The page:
He says they look at the coronavirus emergency as a way to cheat others, and make money.
Annapolis, Md (KM) As with any crisis, there are always scammers out there who see a chance to prey on other people, and make money.
Maryland Attorney General Brian Frosh says there are folks out there who sell questionable products over the internet or the telephone. “First of all, people are selling what they claim are cures or vaccines. There is no cure. There is no vaccine. If anybody’s trying to sell you something like that, it’s a fraud.”
With the shortage of test kits for COVID-19, Frosh says there are fraudsters who’ve taken to the internet to sell home testing kits. “There are no tests that are available to you to use at home. The only time you can get a test is if it’s prescribed and it’s done in a medical setting,” he says.
On Capitol Hill, there’s a bill making the rounds that, if passed, could provide most Americans with a $1200 check, and scammers have contacted people saying they can get that money to them now. . “If you get a call or an e-mail or somebody visiting your door, saying ‘I’ll get you the check right away. Just give me the $15 delivery charge, or give me the following information about yourself.’ Those are frauds. People need to be really careful about them,”he says.
During emergencies or any other time, there are always fraudsters doing “phishing” expeditions, where they show up on the internet and claim to represent a government agency. “We’ve seen people posing as the Centers for Disease Control or the World Health Organization in e-mails. They’re seeking people’s personal information, Social Security numbers, credit card numbers, stuff like that,” Frosh. He says the best way to respond is to delete the message.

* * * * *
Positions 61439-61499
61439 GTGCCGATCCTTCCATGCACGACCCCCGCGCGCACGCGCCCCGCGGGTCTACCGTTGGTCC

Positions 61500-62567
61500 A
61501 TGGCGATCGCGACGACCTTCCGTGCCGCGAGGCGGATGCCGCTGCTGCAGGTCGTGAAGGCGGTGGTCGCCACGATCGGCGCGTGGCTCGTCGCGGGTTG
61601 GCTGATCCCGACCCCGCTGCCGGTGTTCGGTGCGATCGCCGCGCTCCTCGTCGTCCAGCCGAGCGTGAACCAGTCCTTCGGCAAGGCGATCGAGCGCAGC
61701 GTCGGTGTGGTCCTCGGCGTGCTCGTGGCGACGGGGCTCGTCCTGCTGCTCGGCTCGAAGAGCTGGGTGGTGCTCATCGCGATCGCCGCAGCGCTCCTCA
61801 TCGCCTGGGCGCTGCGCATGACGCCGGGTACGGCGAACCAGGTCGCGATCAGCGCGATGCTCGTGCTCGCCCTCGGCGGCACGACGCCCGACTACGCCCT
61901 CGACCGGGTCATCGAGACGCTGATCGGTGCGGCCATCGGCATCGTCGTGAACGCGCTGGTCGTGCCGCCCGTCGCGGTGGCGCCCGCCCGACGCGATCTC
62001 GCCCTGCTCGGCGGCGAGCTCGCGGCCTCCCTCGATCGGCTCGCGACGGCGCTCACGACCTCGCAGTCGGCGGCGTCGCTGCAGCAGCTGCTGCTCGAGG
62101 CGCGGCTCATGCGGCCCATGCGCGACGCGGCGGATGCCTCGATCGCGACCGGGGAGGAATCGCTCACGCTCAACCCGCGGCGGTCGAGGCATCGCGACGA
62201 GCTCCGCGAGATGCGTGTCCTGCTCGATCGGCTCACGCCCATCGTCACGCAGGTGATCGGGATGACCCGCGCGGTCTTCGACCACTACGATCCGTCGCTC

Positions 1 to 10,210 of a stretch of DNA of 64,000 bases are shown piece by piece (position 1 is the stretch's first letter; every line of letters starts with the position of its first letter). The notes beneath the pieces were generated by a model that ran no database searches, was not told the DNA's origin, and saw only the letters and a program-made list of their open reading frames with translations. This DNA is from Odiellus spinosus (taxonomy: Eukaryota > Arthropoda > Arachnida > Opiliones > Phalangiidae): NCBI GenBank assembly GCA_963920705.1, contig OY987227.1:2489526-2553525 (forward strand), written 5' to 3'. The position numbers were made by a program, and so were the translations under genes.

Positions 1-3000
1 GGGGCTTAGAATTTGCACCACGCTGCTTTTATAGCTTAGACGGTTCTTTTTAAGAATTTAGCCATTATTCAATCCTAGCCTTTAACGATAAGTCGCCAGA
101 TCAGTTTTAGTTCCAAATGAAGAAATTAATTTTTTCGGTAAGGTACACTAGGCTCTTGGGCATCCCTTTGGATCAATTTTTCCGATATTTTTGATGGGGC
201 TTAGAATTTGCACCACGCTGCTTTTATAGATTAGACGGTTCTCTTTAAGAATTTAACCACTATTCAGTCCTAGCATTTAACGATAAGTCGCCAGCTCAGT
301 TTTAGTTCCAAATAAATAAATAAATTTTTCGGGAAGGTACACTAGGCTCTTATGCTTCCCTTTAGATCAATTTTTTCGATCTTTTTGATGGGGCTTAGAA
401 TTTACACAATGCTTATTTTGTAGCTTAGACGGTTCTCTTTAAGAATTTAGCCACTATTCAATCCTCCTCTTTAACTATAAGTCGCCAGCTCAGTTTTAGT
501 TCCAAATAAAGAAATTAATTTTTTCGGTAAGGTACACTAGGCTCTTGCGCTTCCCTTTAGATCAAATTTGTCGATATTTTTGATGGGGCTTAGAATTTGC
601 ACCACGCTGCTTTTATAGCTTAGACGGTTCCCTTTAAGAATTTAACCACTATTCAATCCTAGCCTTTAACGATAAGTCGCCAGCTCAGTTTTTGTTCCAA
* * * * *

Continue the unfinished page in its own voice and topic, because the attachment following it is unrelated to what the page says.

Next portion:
All too often in any scam, the population targeted the most by fraudsters are senior citizens. “They know that people have retirement savings and they do not hesitate to wipe your bank account clean if you give them the opportunity to do that. So seniors especially need to be very careful about these calls and e-mails,” says Frosh.
If you do receive a telephone call or e-mail from an organization or individual you feel is fraudulent, Frosh says hang up the phone and delete the e-mail.
He also say in a majority of these cases, most people who are victims of scammer have little chance of getting their money back. “The odds of recovering money after it’s been taken from you is very low,” says Frosh. . “But if it happens, people should call our office. We’ll do the best we can to get it back.”
The number to call i 410-528-8661.
By Kevin McManus